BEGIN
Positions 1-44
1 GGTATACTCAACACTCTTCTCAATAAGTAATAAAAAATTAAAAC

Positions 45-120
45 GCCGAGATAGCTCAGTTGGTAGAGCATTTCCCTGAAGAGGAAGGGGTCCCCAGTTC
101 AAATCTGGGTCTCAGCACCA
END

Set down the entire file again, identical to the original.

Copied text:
Positions 1-44
1 GGTATACTCAACACTCTTCTCAATAAGTAATAAAAAATTAAAAC

Positions 45-120
45 GCCGAGATAGCTCAGTTGGTAGAGCATTTCCCTGAAGAGGAAGGGGTCCCCAGTTC
101 AAATCTGGGTCTCAGCACCA